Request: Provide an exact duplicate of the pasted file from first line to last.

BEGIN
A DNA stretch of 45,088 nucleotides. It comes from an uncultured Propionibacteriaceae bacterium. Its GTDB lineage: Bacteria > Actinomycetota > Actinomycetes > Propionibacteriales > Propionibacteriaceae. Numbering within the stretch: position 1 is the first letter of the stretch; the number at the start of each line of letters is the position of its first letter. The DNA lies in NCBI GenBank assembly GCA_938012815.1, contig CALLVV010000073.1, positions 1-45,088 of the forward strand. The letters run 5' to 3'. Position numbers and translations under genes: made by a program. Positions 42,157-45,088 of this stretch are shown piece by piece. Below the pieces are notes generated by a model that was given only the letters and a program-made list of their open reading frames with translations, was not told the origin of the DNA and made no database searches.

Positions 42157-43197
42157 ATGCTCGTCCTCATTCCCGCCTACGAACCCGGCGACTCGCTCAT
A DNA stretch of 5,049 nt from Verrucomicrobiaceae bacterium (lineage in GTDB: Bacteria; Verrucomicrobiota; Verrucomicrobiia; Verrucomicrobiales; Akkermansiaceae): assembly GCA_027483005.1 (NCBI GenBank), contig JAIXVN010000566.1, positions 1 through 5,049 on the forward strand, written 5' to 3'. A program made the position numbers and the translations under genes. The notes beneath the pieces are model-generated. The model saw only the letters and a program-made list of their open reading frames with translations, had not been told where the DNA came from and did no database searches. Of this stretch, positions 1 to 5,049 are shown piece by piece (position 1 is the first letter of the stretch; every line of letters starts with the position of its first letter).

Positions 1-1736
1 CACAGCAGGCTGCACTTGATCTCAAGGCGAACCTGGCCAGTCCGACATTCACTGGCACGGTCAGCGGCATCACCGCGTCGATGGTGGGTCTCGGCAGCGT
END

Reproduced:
A DNA stretch of 45,088 nucleotides. It comes from an uncultured Propionibacteriaceae bacterium. Its GTDB lineage: Bacteria > Actinomycetota > Actinomycetes > Propionibacteriales > Propionibacteriaceae. Numbering within the stretch: position 1 is the first letter of the stretch; the number at the start of each line of letters is the position of its first letter. The DNA lies in NCBI GenBank assembly GCA_938012815.1, contig CALLVV010000073.1, positions 1-45,088 of the forward strand. The letters run 5' to 3'. Position numbers and translations under genes: made by a program. Positions 42,157-45,088 of this stretch are shown piece by piece. Below the pieces are notes generated by a model that was given only the letters and a program-made list of their open reading frames with translations, was not told the origin of the DNA and made no database searches.

Positions 42157-43197
42157 ATGCTCGTCCTCATTCCCGCCTACGAACCCGGCGACTCGCTCAT
A DNA stretch of 5,049 nt from Verrucomicrobiaceae bacterium (lineage in GTDB: Bacteria; Verrucomicrobiota; Verrucomicrobiia; Verrucomicrobiales; Akkermansiaceae): assembly GCA_027483005.1 (NCBI GenBank), contig JAIXVN010000566.1, positions 1 through 5,049 on the forward strand, written 5' to 3'. A program made the position numbers and the translations under genes. The notes beneath the pieces are model-generated. The model saw only the letters and a program-made list of their open reading frames with translations, had not been told where the DNA came from and did no database searches. Of this stretch, positions 1 to 5,049 are shown piece by piece (position 1 is the first letter of the stretch; every line of letters starts with the position of its first letter).

Positions 1-1736
1 CACAGCAGGCTGCACTTGATCTCAAGGCGAACCTGGCCAGTCCGACATTCACTGGCACGGTCAGCGGCATCACCGCGTCGATGGTGGGTCTCGGCAGCGT